As one of the smartest dog breeds, Belgian Tervuren can be fast and eager learners. Consistent expectations, along with positive reinforcement, are the best ways to successfully train them. Socialization must be prioritized when your Terv is a puppy so they grow into a well-adjusted dog that’s comfortable around new people and situations. 

Fun Activities for Belgian Tervuren

Belgian Tervuren Grooming Guide

The Belgian Tervuren has a beautiful and dense double coat. But while they have a lot of hair and require weekly grooming, their fur doesn’t require excessive care. In fact, keeping this dog well-groomed might be easier than you’d think.

That said, Tervs shed heavily in the spring and fall, and you may need to increase your grooming routine to near-daily brushing during this time.

Skin Care

The Belgian Tervuren will benefit from a bath every four to six weeks. Take care not to over-bathe them, as bathing more than twice a month can strip the skin of its natural oils. 

Coat Care

Weekly brushing will prevent tangles, and keep your Terv’s coat shiny and free from tangles and matting. Coat conditioners or detangling sprays may help make brushing easier. During periods of heavy shedding, brushing may take 20–30 minutes.

Eye Care

The Belgian Tervuren does not have special eye-related grooming needs. However, because Tervs are prone to PRA, stay alert for changes in your dog’s eyes or vision, and take them to the vet if need be. 

Ear Care

Cleaning your Terv’s ears every one or two weeks helps prevent ear infections and keeps the canals clean. Redness, odor, and debris in the ears are signs an infection may be present. If you notice any of these symptoms, contact your veterinarian.

Considerations for Pet Parents

belgian tervuren dog running through an agility course
Photo credit: Adobe/Fizzone Photo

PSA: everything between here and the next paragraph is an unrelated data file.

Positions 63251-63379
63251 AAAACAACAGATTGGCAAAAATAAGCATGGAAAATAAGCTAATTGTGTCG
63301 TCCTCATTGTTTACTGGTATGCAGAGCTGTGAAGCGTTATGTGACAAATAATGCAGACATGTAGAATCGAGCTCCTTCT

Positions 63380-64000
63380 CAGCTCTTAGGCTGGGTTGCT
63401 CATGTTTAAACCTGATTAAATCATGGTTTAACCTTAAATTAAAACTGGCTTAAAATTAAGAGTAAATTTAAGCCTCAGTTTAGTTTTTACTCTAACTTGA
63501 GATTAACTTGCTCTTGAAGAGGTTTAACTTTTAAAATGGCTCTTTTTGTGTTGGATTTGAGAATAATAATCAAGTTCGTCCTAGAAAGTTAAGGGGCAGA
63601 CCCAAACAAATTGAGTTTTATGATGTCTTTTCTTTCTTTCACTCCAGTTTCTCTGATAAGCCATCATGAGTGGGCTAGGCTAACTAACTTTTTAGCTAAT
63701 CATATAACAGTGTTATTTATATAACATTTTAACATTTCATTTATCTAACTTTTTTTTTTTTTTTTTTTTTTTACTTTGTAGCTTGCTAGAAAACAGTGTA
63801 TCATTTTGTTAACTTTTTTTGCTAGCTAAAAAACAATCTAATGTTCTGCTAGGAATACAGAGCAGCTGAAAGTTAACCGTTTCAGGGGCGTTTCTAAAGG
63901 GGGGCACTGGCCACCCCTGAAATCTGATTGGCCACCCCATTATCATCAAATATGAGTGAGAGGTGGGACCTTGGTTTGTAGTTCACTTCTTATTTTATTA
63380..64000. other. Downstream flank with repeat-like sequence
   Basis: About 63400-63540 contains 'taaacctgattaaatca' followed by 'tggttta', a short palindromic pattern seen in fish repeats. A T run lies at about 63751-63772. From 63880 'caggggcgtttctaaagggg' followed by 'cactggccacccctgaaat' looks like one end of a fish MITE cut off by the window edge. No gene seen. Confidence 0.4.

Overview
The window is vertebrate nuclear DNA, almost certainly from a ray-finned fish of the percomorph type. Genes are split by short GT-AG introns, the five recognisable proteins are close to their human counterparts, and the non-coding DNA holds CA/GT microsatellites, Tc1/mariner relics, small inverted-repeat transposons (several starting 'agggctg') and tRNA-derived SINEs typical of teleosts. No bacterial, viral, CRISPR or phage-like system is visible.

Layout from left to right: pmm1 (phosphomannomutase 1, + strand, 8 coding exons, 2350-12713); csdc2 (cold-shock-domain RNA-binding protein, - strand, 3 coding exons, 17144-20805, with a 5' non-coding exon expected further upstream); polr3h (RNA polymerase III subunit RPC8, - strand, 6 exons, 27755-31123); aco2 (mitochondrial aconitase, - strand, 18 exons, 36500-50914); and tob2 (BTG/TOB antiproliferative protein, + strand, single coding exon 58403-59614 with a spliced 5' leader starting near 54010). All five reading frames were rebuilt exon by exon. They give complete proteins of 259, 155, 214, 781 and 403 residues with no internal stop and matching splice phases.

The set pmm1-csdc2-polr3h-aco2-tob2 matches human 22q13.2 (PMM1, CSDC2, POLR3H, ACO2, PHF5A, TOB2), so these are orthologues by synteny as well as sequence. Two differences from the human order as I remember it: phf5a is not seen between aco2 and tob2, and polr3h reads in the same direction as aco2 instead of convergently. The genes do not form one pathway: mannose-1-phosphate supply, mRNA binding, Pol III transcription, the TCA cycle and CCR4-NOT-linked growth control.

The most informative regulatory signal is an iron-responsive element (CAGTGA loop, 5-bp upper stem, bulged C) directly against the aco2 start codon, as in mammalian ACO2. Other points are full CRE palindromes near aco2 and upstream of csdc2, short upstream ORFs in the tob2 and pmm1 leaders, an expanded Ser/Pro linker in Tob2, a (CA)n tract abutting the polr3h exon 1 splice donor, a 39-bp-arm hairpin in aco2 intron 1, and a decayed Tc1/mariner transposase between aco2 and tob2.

Because of their intelligence and energetic nature, the Belgian Tervuren does best in a home with active, experienced pet parents who meet the breed’s needs for exercise and mental stimulation.

Tervs are working dogs that need to be kept occupied. Bored Tervs may get into trouble or develop undesirable behaviors to keep themselves entertained. Pet parents must also prioritize early socialization when their Terv is a puppy so they learn how to appropriately interact with other people and animals.

Belgian Tervuren FAQs

Are Belgian Tervuren good pets?

The Terv can make a wonderful pet for the experienced pet parent who is dedicated to meeting the breed’s need for exercise and mental stimulation.

What’s the difference between a Belgian Malinois and a Belgian Tervuren?

The Belgian Malinois and Belgian Tervuren are both considered Belgian shepherds and have similar body types, intelligence, and energy levels. The main difference between the two breeds is their coat: The Terv has a long, silky double coat while the Malinois has shorter fur.

Are Belgian Tervuren easy to train?

Belgian Tervuren are smart dogs that are eager to please their pet parent, so training can be easy. Training should begin early for the Tervuren, and should consist of positive reinforcement and play-based training.

Featured Image: Adobe/Eric

Virginia LaMon, DVM


Virginia LaMon, DVM


Dr. Virginia LaMon graduated from Ross University School of Veterinary Medicine in 2013. She completed her clinical year at Auburn...

Help us make PetMD better

Was this article helpful?

Get Instant Vet Help Via Chat or Video. Connect with a Vet. Chewy Health